The upside of disasters and calamities

The upside of disasters and calamities

IT would certainly be naïve of us if we do not expect and prepare ourselves somehow for disasters and calamities to come our way. They are actually unavoidable, given the way we and the world in general are. Nature itself has its limitations which can even be made worse by a number of causes.

But there is actually an upside of these eventualities. Disasters and calamities, as shown abundantly in the past, both proximate and remote, have that dynamic of getting us closer to God

and to one another. We lay aside whatever differences and conflicts we may have with others. And this can come in a spontaneous way. Even those who openly do not believe in God somehow cannot help but feel the need to appeal to a higher power and to help others in some way. They certainly cannot remain aloof when these disasters and calamities come. We can safely say that we are all wired that way. Even hardened hearts melt in the face of disasters and calamities. It is good that we consider this fact more thoroughly so that instead of being afraid of these unwanted events, we just have to prepare ourselves for them with a positive outlook and the proper spiritual and material readiness.

Among the things that we have to remember all the time is that God is always in control of everything. His providence never stops and it is all wise and all powerful. He can always derive something good from what can be considered as bad by us. With him, we should not worry so much but rather should simply do whatever we can in preparation for these disaster and calamities.   We are already warned in the Book of Ecclesiastes that there is time for everything (cf 3,1) and that we should just enjoy what we are doing (cf 3,22), instead of filling ourselves with fear and anxiety. We have to learn to be sport and game in this exciting and suspenseful life of ours.

St. Paul also said that we should not be anxious about anything. “Do not be anxious about anything, but in every situation, by prayer and petition, with thanksgiving, present your requests to God,” he said. (Phil 4,6) He tells us what to do when some anxiety-causing events come our way.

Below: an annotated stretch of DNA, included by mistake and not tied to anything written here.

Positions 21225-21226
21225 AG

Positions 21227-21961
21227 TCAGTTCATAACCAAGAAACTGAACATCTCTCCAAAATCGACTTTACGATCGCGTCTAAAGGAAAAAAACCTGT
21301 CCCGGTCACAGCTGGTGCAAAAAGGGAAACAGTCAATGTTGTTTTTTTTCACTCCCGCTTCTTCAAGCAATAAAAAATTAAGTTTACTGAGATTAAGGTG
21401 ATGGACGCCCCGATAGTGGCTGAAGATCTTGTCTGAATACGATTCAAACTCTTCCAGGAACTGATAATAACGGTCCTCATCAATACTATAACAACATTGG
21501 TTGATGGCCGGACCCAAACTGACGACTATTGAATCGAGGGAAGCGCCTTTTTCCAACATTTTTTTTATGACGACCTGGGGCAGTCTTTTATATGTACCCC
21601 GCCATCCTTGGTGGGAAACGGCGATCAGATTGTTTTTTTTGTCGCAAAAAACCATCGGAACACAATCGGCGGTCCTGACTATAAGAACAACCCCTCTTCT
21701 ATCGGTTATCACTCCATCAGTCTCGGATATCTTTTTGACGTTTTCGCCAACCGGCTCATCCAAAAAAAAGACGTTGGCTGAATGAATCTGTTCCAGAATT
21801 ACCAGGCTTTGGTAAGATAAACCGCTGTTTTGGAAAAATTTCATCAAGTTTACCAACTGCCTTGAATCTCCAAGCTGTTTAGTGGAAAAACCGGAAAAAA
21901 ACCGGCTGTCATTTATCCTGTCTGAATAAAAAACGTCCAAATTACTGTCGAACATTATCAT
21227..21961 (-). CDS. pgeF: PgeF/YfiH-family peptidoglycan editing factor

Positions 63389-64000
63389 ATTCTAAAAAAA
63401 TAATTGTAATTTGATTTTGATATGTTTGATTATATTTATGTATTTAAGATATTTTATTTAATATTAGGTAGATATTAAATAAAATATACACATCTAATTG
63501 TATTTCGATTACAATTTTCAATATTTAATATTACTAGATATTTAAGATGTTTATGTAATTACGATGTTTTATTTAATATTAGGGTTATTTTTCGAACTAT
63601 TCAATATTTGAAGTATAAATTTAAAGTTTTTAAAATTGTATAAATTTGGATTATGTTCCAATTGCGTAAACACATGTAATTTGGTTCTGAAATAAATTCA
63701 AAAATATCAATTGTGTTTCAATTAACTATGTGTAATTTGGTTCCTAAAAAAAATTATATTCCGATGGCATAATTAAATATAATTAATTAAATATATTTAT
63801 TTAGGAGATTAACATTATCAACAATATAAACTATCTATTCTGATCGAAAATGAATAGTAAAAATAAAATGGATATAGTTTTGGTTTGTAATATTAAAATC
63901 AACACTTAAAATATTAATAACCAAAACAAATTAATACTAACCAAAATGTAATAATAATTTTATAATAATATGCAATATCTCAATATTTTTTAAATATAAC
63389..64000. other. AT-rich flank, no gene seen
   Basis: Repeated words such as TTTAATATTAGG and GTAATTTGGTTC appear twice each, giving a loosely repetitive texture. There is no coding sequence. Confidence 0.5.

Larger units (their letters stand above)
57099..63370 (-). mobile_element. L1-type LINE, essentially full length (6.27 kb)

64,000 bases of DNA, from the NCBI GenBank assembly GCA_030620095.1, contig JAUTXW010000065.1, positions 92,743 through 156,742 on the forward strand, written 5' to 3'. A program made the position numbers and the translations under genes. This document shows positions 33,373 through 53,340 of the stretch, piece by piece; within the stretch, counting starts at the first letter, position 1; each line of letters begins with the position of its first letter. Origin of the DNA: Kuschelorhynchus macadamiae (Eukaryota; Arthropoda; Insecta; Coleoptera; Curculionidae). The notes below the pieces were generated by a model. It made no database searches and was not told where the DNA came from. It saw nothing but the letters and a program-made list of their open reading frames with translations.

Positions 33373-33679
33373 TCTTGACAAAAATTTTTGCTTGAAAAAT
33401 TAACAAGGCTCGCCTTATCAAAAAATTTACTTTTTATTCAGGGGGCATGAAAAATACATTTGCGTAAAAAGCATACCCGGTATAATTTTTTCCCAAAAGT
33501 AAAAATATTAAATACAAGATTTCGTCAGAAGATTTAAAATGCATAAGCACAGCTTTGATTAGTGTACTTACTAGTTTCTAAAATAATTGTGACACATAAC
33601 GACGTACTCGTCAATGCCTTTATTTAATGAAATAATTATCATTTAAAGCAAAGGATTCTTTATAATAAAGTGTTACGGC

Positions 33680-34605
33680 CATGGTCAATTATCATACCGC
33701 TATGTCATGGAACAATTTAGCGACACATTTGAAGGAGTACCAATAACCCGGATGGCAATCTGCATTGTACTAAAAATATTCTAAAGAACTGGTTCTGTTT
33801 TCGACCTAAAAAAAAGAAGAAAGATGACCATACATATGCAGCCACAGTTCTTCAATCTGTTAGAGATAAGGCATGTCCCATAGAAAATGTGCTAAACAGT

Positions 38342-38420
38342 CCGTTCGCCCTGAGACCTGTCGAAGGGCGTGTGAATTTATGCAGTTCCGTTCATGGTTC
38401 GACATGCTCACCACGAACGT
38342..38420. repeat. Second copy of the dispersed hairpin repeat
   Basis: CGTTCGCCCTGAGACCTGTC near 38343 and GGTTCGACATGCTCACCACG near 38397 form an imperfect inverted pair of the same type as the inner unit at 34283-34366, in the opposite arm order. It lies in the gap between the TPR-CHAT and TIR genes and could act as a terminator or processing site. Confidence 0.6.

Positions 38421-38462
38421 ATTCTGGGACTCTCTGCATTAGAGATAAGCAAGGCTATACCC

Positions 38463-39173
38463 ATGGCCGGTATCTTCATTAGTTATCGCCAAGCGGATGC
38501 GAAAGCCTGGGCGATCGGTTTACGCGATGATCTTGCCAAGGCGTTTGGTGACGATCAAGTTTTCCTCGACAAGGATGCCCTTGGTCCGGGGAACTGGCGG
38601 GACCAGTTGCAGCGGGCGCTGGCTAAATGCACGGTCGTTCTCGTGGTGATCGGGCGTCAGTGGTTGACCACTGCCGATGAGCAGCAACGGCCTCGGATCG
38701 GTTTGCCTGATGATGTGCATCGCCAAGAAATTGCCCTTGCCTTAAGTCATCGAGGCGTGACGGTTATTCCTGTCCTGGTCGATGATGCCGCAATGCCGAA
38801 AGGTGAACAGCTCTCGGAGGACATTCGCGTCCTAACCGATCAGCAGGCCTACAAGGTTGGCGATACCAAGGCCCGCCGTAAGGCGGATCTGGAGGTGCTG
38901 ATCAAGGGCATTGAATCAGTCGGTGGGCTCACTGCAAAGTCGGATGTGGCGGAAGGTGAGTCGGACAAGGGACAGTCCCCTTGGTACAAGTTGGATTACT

We have to learn to live a certain sense of abandonment in the hands of God. When disasters and calamities come, we should be quick to go to God and to do whatever we can to help ourselves and others.  Let’s always remember that God never leaves us. We have to immediately dismiss the temptation of thinking that God has left us alone in certain moments. Only with him can the perishable things become imperishable.  In fact, if we have great faith in God, we can manage to remain calm and of good disposition when disasters and calamities come. And we would be in a better position to face them and to tackle their consequences.

Our capacity to cope and to adapt to new and different situations would be enhanced. We would become more resourceful and inventive on these occasions. Somehow we can discern the mysterious ways of God that are always good, purifying and redemptive to us. We need to consider these truths of our faith slowly and thoroughly in our prayer so we can develop the proper understanding, attitude and skills with respect to the occurrence of disasters and calamities. And let us help others to do the same. We need to spread these truths of our faith more widely.

That way, we would avoid being prone to fear, sadness and self-pity. Instead, we would have a very positive attitude, quick to spring to God and to others, when these disasters and calamities come.